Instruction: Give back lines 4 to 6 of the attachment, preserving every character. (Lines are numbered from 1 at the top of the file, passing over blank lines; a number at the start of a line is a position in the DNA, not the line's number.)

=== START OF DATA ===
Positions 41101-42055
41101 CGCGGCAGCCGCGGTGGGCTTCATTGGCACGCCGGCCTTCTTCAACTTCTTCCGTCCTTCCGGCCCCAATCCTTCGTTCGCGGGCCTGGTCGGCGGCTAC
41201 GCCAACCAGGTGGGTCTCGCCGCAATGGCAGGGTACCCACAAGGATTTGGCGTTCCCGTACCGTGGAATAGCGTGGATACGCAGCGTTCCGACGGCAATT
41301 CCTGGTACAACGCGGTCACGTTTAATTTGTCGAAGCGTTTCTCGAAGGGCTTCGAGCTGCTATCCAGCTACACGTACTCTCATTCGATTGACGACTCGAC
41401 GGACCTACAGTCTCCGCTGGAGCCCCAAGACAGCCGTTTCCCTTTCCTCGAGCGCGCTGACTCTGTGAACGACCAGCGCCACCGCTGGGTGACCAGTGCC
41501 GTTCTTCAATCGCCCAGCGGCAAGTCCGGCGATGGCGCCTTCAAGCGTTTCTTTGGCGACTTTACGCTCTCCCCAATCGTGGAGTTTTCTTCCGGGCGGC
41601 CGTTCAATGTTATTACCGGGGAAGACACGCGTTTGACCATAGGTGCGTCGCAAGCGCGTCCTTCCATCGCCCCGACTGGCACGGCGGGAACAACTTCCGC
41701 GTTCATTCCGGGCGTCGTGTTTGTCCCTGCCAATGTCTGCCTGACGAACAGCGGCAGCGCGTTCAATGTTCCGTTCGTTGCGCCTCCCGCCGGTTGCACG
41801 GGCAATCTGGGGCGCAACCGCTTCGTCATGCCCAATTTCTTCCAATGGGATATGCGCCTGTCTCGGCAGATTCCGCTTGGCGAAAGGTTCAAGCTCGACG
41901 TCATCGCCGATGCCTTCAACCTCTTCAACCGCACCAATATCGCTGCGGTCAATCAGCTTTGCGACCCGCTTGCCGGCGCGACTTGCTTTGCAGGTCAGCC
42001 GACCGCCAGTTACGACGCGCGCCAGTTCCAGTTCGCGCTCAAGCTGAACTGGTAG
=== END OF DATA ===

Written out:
41301 CCTGGTACAACGCGGTCACGTTTAATTTGTCGAAGCGTTTCTCGAAGGGCTTCGAGCTGCTATCCAGCTACACGTACTCTCATTCGATTGACGACTCGAC
41401 GGACCTACAGTCTCCGCTGGAGCCCCAAGACAGCCGTTTCCCTTTCCTCGAGCGCGCTGACTCTGTGAACGACCAGCGCCACCGCTGGGTGACCAGTGCC
41501 GTTCTTCAATCGCCCAGCGGCAAGTCCGGCGATGGCGCCTTCAAGCGTTTCTTTGGCGACTTTACGCTCTCCCCAATCGTGGAGTTTTCTTCCGGGCGGC